Update July 2004: Cory Novak found that partsamerica.com & sister store Advance Auto have the Idle Air Bypass Valve for $27.99 in stock most of the time it is GP Sorensen 779-10003 & item number 5012678.
 

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Discussion Starter · #4 · (Edited)
Thanks for replies. Regarding the starting / stalling problem, to clarify, It will ALWAYS start on the second try. I believe I have found the problem with the clanking sound: Pikes Peak Rover (Very helpful despite fact we live on opposite side of country) says that a common problem is the valve rocker shaft wearing, not getting enough oil, clattering...etc. Easy $60 fix. Sound does not go away when revved. From inside the car, engine always sounds smooth. I got the Classic going yesterday so I could park the two side by side and compare. The Classics' 3.9 is pressurizing and burning coolant, other than that it runs well. (Not driveable, engine is basically junk except for yard drives) When it starts and idles, it sounds good, better than even the new 4.0! Fortunantly, there is no real problem with the 4.0. By the way, the idle stepper motor, etc, is a little different on the 4.0. I did clean it, it was mildly dirty. The car seems to start faster (still stalls sometimes, though) but now the idle oscillates a lot. Sometimes it will idle at a steady 1800 RPM! This is all after cleaning the part. The PCV routing is different too. No longer have the can that unscrews from pass side valve cover, but a short little breather hose right off the throttle body and into the driver's side valve cover. No mesh inside. I cleaned this as well.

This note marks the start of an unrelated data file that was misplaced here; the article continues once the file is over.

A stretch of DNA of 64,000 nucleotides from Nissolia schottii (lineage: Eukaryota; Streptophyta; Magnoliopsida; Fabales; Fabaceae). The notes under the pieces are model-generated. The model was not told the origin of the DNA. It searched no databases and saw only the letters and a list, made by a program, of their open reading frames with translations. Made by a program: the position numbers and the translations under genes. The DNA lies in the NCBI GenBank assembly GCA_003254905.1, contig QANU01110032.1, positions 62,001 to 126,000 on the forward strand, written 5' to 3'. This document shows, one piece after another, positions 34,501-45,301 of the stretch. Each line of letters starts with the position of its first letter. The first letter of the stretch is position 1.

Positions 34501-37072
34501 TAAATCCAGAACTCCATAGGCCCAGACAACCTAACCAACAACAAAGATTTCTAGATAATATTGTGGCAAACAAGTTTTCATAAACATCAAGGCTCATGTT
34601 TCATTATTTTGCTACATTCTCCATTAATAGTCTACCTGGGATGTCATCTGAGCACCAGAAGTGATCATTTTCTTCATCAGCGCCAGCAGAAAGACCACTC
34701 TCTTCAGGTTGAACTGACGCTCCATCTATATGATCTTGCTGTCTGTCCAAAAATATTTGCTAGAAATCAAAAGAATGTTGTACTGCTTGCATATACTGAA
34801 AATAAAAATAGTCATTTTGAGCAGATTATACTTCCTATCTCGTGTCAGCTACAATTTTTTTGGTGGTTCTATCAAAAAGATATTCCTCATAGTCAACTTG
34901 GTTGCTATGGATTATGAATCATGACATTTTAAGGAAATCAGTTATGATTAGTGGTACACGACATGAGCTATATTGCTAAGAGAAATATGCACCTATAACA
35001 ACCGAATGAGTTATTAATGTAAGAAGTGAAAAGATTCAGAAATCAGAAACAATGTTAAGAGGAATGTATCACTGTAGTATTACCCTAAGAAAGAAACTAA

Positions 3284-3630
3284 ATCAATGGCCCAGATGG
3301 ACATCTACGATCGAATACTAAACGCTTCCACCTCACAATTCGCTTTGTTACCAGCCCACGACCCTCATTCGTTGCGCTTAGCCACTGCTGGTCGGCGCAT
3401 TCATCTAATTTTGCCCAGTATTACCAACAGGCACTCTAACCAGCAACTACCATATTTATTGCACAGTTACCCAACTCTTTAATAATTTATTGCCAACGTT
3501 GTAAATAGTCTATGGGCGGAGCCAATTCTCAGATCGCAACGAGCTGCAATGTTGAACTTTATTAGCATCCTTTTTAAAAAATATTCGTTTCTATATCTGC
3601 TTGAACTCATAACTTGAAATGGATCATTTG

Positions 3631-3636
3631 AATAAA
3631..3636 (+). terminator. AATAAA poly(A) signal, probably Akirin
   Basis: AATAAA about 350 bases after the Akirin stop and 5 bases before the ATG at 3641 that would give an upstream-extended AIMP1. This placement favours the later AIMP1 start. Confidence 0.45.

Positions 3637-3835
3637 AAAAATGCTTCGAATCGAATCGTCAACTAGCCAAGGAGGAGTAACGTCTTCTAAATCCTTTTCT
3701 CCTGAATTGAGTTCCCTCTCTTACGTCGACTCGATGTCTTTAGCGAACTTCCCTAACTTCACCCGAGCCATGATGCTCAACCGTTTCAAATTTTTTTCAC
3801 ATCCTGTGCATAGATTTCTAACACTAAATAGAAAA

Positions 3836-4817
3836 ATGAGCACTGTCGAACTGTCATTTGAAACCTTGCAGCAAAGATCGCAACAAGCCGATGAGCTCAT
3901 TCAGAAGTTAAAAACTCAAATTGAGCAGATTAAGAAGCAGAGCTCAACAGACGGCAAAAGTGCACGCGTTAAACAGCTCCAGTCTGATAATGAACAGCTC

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hi all. the clattering noise could be a couple of things. firts i would check the exhaust manifolds 4 hairline cracks i have seen that before also there is an old tsb for rocker shaft ticking noise. what hapens is the tappets in the ball socket of the rocker arm comes loose and makes a tapping noise however this is not an issue that will make your rover die out. you should have it scanned for trouble codes even though the check eng light isnt on it can store sporadic codes in the ecu :buttrock:
 

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troverman,

Your comment about the 1800 rpm reminded me that my 1991 RR would sometimes idle high also. The spring on my stepper motor is so weak I'm surprised it didn't fail more often. I'm still suspicious it may be the problem.

It and the blow-by hose were the last things you touched, right ? Check for air leaks. Sometimes old hoses don't mate as well after being disturbed and need a clamp.

On my 1997 Tahoe, the blow-by hose came loose (how??) and the truck barely ran. It has a PCV value with a ball in it (i think it is flame trap). The 1991 RR only has the screen. This is not likely to be the source of dying at idle.